Alzheimer's comes in at least 5 distinct forms, study reveals

Social worker in foreground rests arm on shoulder of senior man who is sitting on a couch
The new study revealed that there may be five distinct categories of Alzheimer's disease, marked by different levels of specific proteins in the brain and spinal cord. (Image credit: ljubaphoto via Getty Images)

Scientists have identified five subtypes of Alzheimer's disease, and they say the discovery represents the "first step" toward developing personalized treatments for the widespread condition.  

In a new study, scientists were able to sort more than 400 patients with Alzheimer's into five groups based on the levels of specific proteins in their cerebrospinal fluid (CSF), the clear liquid that surrounds the brain and spinal cord. These proteins are linked to biological processes that get derailed in Alzheimer's, such as the formation of new proteins and brain inflammation

The five groups also displayed clear differences in their genetics and the clinical characteristics of their disease, such as the rate at which their symptoms progressed. The findings were published Jan. 9 in the journal Nature Aging

Further work is needed to confirm that these newfound subtypes are relevant to how doctors treat individual patients with Alzheimer's, Bart De Strooper, a group leader at the U.K. Dementia Research Institute at University College London who was not involved in the research, told Live Science in an email. However, the findings are an "important step" toward being able to sort patients so that they receive the best drug for them at the right stage of their disease, he said. 

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Alzheimer's disease is thought to be partially driven by a gradual buildup of amyloid-beta and tau proteins in the brain, which triggers a cascade of harmful processes that steadily kill brain cells. However, the specifics of this cascade vary from one person to the next which may explain why Alzheimer's drugs keep failing in clinical trials that don't consider this variability.

To try categorizing these differences between people, the study authors analyzed samples of CSF from 609 people who had been clinically assessed for dementia. They studied their CSF because it contains proteins produced by brain cells, and thus its contents can paint a picture of the biological processes occurring in the brain. Almost 70% of the group was diagnosed with Alzheimer's, which ranged in severity, while the remaining participants acted as a comparison group. 

The authors identified 1,058 proteins that were found only in the CSF of patients with Alzheimer's. They then applied machine learning techniques — a type of artificial intelligence — to sort the patients according to the concentrations of these proteins. 

This revealed five distinct subgroups. People in one group, for instance, had more proteins linked to the dysregulation of RNA, a genetic cousin of DNA that's needed for protein synthesis, while others had more proteins involved in the activation of the immune system or in stimulating the growth of brain cells.

Related: Brain inflammation may drive mood changes in Alzheimer's

Alzheimer's disease is believed to be caused, in part, by the knock-on effects of an accumulation of amyloid-beta and tau proteins in the brain.  (Image credit: SCIEPRO/SCIENCE PHOTO LIBRARY via Getty Images)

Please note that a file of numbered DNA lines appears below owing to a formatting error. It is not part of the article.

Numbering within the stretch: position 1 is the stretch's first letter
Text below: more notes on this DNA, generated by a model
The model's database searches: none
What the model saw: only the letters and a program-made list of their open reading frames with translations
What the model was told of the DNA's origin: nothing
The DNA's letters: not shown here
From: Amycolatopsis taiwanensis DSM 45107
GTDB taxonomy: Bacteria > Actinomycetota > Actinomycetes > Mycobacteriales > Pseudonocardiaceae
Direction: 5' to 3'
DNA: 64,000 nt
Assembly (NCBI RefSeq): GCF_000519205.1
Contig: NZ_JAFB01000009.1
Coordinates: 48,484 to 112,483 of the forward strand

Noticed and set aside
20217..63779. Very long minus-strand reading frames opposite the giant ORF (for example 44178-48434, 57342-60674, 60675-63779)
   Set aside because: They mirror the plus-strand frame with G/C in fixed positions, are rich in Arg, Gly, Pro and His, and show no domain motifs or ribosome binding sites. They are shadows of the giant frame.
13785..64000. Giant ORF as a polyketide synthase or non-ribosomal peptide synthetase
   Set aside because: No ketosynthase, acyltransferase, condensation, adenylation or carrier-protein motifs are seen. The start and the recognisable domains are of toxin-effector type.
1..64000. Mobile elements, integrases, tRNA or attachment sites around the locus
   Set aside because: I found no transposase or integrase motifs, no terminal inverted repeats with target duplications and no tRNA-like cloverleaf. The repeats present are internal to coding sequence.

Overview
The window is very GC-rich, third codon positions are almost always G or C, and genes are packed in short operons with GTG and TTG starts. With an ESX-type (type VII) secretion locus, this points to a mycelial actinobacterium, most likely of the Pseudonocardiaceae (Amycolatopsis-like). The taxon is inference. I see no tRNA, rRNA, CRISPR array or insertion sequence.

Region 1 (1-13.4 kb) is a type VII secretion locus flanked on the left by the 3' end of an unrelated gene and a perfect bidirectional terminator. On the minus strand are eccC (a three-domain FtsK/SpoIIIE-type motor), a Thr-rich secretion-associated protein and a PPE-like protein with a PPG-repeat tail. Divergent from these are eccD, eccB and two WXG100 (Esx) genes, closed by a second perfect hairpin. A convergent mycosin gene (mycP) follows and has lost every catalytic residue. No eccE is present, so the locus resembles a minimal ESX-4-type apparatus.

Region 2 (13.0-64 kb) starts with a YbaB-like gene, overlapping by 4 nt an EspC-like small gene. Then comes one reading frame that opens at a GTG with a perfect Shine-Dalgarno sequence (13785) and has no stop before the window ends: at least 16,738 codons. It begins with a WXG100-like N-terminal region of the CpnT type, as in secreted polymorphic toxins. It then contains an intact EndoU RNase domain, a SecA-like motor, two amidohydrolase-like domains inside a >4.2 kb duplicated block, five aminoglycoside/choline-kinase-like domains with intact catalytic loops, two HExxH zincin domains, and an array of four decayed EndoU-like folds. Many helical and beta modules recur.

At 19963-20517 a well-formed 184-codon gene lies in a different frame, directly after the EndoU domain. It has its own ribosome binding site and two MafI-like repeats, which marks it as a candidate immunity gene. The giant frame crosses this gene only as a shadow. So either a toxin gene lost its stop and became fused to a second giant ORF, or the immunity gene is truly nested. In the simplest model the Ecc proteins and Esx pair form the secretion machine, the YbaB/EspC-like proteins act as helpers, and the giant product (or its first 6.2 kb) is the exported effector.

In a separate experiment, the authors looked at each patient's DNA and screened it for specific versions of genes, or gene variants, linked to Alzheimer's. They found that each subtype was tied to specific genetic variants that are associated with an increased risk of the condition. For example, patients in the neuronal-growth group were more likely to carry a gene variant linked to reduced activity in cells that usually help regulate cell growth.

Data on the participants' clinical symptoms and scans of their brains also revealed that each group's symptoms progressed at a different rate. In addition, their overall life spans varied, and they showed distinct patterns of brain-cell loss, in terms of where and how many cells died.

"I think this is really the first step towards personalized treatments," study first author Betty Tijms, an associate professor of neuroscience at Amsterdam UMC, told Live Science. Looking forward, trials testing new drugs for Alzheimer's could consider these subtypes when assessing the effectiveness of drugs and their side effects, she said. It may be that a given drug's mechanism works best for only one subgroup while causing unwanted side effects in another, for instance.

The study authors are also trying to get access to CSF samples from failed clinical trials, to see if the drug that was tested may have actually had subtype-specific effects. 

And if they can conduct larger studies in the future, it could be possible for the team to detect more subtypes of Alzheimer's, Tijms suggested. 

This article is for informational purposes only and is not meant to offer medical advice.

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Emily Cooke
Staff Writer

Emily is a health news writer based in London, United Kingdom. She holds a bachelor's degree in biology from Durham University and a master's degree in clinical and therapeutic neuroscience from Oxford University. She has worked in science communication, medical writing and as a local news reporter while undertaking journalism training. In 2018, she was named one of MHP Communications' 30 journalists to watch under 30. (